||Named for Aramingo Borough whose name was a corruption of the Lenni Lenapi stream name Tumanaraming, meaning "Wolf Walk."|
||Originally Baltimore Pike, named for the destination city of Baltimore, Maryland
||Named for John Blair.|
||As with "Broad Street" in various other towns and cities, it was named for its breadth, and laid out and developed as a central thoroughfare.
|Cecil B. Moore Avenue
||Named in honor of the late Philadelphia civil rights attorney Cecil B. Moore, who led the fight to integrate Girard College, president of the local NAACP, and member of Philadelphia's City Council. Was formerly called Columbia Avenue.
||Named for Hannah Callowhill Penn, William Penn's second wife and acting proprietor of the colony of Pennsylvania from 1712 to 1726.
||Follows the border between Cheltenham Township, Montgomery County and Philadelphia County.
||One of William Penn's streets named for trees, this one was named for the cherry tree.
||One of William Penn's streets named for trees, this one was named for the chestnut tree.
||Named after Chief Justice of the Supreme Court of Province of Pennsylvania, Benjamin Chew
||The street is also U.S. 1, and its name refers to its role as both the Philadelphia city line and the Montgomery County line.
||Formerly Delaware Avenue because it ran along the Delaware River. Renamed in honor of explorer Christopher Columbus upon the 500th anniversary of his famous 1492 voyage, as requested by various Italian Americans of South Philadelphia.
||Named for John Dickinson, Continental Congressman and one of the signers of the Constitution.
||Named after Jeremiah Elfreth, an 18th-century blacksmith and property owner. It is one of the oldest continuously inhabited residential streets in the United States of America, dating to 1702.
||The road between two Federal properties, the Philadelphia Navy Yard and the Schuylkill Arsenal|
|Benjamin Franklin Parkway
||Named for Benjamin Franklin.
||Like "Front Street" in various other towns and cities, it was named after a riverfront, in this case the Delaware riverfront, which for several centuries was the economic and social heart of the city.
||It was the road to Germantown back when Germantown was a separate town, several miles outside Philadelphia.
|Girard Avenue, Girard Point, and Girard Point Bridge
||Named for financier Stephen Girard.
|Independence Mall East, Independence Mall West
||Named for Independence Mall, the district whose heart is Independence Hall.
||Formerly East River Drive, because it runs along the east bank of the Schuylkill River, it was renamed in honor of Olympic athlete John B. Kelly Jr..|
|John F. Kennedy Boulevard
||Built in the 1950s as part of the large redevelopment of the Pennsylvania Railroad "Chinese Wall" and former Broad Street Station that created Penn Center; it was for several years called Pennsylvania Boulevard before being renamed for John F. Kennedy after his assassination. It serves as part of Pennsylvania Route 3.
||Originally Lancaster Pike, named for the destination city of Lancaster, Pennsylvania.
||One of William Penn's streets named for trees, this one was named for the locust tree.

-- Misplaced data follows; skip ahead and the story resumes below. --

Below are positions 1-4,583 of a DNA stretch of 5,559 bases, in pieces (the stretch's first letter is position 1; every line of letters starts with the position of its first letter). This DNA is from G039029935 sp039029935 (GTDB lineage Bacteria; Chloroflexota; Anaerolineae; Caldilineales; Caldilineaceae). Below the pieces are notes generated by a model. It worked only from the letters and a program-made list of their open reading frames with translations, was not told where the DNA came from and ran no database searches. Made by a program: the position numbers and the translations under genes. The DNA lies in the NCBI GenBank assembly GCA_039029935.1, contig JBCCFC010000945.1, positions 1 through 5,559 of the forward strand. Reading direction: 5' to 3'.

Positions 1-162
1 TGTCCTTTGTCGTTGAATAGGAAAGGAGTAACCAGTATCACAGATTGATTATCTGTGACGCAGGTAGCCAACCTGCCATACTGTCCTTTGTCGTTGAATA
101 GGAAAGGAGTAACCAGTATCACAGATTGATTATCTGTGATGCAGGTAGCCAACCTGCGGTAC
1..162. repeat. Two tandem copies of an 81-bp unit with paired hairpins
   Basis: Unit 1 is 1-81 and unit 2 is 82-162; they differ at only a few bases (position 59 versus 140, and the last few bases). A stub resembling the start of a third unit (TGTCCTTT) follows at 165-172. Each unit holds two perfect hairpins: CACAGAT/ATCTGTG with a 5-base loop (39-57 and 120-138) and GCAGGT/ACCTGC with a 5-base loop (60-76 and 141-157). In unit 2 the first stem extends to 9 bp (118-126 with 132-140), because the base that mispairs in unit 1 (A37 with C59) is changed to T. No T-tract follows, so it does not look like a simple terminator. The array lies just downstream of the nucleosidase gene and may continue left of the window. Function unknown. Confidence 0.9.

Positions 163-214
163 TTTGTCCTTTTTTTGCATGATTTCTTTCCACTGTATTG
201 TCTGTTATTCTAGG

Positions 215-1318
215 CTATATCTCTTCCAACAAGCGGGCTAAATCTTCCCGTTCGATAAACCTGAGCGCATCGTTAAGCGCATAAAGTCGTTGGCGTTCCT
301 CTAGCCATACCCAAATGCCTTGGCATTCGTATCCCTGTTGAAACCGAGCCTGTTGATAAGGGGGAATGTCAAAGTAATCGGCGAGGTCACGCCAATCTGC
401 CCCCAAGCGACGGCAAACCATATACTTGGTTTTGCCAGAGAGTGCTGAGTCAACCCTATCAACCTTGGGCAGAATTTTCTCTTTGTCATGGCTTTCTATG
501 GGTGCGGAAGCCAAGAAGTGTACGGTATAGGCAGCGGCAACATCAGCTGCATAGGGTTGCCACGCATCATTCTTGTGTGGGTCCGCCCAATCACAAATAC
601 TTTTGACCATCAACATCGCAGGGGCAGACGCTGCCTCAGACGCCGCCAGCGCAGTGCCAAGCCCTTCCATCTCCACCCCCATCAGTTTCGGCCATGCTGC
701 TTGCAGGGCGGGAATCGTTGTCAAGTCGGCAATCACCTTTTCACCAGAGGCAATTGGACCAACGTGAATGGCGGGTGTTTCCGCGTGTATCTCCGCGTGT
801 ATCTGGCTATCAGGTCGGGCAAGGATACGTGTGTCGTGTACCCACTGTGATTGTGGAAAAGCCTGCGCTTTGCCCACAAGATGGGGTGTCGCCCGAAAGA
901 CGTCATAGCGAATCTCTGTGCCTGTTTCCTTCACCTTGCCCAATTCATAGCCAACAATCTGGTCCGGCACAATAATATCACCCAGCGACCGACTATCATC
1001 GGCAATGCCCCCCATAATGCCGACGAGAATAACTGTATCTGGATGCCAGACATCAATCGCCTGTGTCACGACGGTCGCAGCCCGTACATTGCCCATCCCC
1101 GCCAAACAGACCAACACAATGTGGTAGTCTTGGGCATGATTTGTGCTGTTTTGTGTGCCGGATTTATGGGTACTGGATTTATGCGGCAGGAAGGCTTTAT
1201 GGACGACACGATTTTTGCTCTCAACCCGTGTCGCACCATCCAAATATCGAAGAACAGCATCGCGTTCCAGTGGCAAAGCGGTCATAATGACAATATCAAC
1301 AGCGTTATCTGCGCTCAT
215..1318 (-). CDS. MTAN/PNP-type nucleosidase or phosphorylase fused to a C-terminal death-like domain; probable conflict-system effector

||As with "Market Street" in many other towns and cities, it was for several centuries the main market site.
||The neighborhood's name comes from the word "manaiung," place where we go to drink, in the language of the Lenape|
|Martin Luther King Jr. Drive
||Formerly called West River Drive because it runs along the west bank of the Schuylkill River, it was renamed in honor of slain civil rights leader Martin Luther King Jr.
|Mount Pleasant Drive
||Named for the historic mansion Mount Pleasant, built in what was then the countryside outside of the city by a privateer. It is now an off-premises gallery of the Philadelphia Museum of Art in Fairmount Park.|
||Named for Lenni Lenape word meaning "pigeon droppings."|
| Old York Road, York Road, King's Highway
||The old road to New York City was named, as was that city and its province, for James, Duke of York (later James II & VII.)
||Named for the Lenape word meaning "in the valley; in the Valleys."|
||Named for the county line between Philadelphia and Montgomery counties, which it runs along for part of its route (Phil + Mont).
||One of William Penn's streets named for trees, this one was named for the pine tree.
||Race Street was originally called Sassafras Street and until the mid-19th century was often used as a horse race track—the era's equivalent of today's street racing. Eventually the name Race Street became the official name.
||Named for Joseph Reed, statesmen of the American Revolution.
||Named for the ridge of high ground between the Wissahickon and Schuylkill valleys, which the avenue follows.
|Rising Sun Avenue
||Named after the Rising Sun Tavern, which was an important roadhouse in colonial times.
|Roosevelt Boulevard/Roosevelt Expressway
||Named for President Theodore Roosevelt.
||Named by developer William Sansom for himself (See Jewelers' Row)
||Named for the historic village where the Shackamaxon Treaty was signed between William Penn and the village leaders of the Delaware/Lenape Indian tribe.
||Formerly known as Cedar Street (originally one of William Penn's streets named for trees, in this case cedar trees), it is the original southern border of the city of Philadelphia, before the 1854 Act of Consolidation.
||One of William Penn's streets named for trees, this one was named for the spruce tree.
||One of William Penn's streets named for trees, this one was named for the walnut tree.
||One of William Penn's streets named for trees, this one was named after vines.